Question 1: In $A_4$, does $(01)(23) = (01)(23)$?

I think you'll have to try again on that. I'm not sure what you meant to ask. However, note that in this class, we would use the numbers 1, 2, 3, 4 to make permutations in $S_4$ and $A_4$, rather than 0, 1, 2, 3. I'm guessing that you got this notation from Group Explorer. It doesn't really matter what we use, but we should try to be consistent and be sure that we can translate back and forth if we are going to start changing formats.

Question 2: Can we copy the cosets for a group from Group Explorer, as I did for 5.5.d for $A_4$?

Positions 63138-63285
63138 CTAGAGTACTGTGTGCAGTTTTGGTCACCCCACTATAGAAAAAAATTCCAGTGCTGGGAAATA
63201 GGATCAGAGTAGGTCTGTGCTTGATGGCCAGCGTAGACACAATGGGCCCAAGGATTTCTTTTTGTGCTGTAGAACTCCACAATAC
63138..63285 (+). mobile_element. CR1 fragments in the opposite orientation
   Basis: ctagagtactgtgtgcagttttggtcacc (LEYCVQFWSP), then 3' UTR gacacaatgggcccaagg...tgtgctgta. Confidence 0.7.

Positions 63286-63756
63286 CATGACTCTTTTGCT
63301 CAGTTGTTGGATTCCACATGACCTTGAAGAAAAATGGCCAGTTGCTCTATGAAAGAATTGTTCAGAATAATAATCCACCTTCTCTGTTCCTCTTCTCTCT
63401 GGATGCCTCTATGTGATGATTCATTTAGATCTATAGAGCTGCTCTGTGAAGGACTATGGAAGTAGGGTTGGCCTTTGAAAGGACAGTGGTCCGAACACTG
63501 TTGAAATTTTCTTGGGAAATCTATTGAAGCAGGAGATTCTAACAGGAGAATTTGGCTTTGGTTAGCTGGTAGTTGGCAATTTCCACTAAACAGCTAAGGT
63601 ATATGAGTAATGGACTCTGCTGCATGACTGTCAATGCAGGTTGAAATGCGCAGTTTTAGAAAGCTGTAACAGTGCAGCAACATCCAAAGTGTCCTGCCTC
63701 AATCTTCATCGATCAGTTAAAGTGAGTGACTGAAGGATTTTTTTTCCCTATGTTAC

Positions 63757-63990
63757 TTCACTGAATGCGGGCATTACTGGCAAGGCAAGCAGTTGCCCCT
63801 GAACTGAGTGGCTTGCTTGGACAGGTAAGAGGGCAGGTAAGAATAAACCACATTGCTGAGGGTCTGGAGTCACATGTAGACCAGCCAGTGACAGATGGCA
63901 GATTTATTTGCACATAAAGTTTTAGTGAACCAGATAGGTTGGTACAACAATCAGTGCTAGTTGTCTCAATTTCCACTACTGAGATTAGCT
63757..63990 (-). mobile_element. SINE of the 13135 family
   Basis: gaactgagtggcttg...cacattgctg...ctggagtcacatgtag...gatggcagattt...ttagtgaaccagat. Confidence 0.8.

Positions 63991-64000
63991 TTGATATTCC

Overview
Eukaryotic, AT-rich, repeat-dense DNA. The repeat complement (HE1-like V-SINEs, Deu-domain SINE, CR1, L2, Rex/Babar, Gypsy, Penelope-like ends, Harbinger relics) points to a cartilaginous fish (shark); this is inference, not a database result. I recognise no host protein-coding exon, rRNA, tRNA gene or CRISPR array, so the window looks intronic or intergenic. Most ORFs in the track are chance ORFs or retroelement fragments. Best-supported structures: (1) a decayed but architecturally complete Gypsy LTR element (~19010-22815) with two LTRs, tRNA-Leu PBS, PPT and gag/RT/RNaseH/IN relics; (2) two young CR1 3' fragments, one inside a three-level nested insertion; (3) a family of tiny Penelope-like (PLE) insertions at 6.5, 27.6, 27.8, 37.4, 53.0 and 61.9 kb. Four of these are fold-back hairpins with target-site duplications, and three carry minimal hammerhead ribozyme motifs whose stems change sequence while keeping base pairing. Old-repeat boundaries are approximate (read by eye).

Well, I guess you could, but the point is to understand how to compute them by hand. If you are confident that you know how to compute them, then using Group Explorer to speed up the process is fine. Of course, you can use Group Explorer to check your work. However, in the case of $A_4$ in $S_4$, I'm way too lazy to write them all out by hand. Instead, it pays to be clever. Remember, the cosets partition the big group. Since $A_4$ is exactly half of the elements in $S_4$ and all of the cosets turn out to be the same size (we haven't officially proved this yet, but in each specific case, it is easy to convince yourself that it has to be true), there can only be one other coset, namely the set of odd permutations. We can represent this coset using any odd permutation. For example, since $(12)$ is odd, $(12)A_4$ (this is of the form $gH$) is one of the many ways to name this second coset. In summary, there are precisely two left cosets (and hence right cosets since there isn't any "wiggle" room): $A_4$ and $(12)A_4$.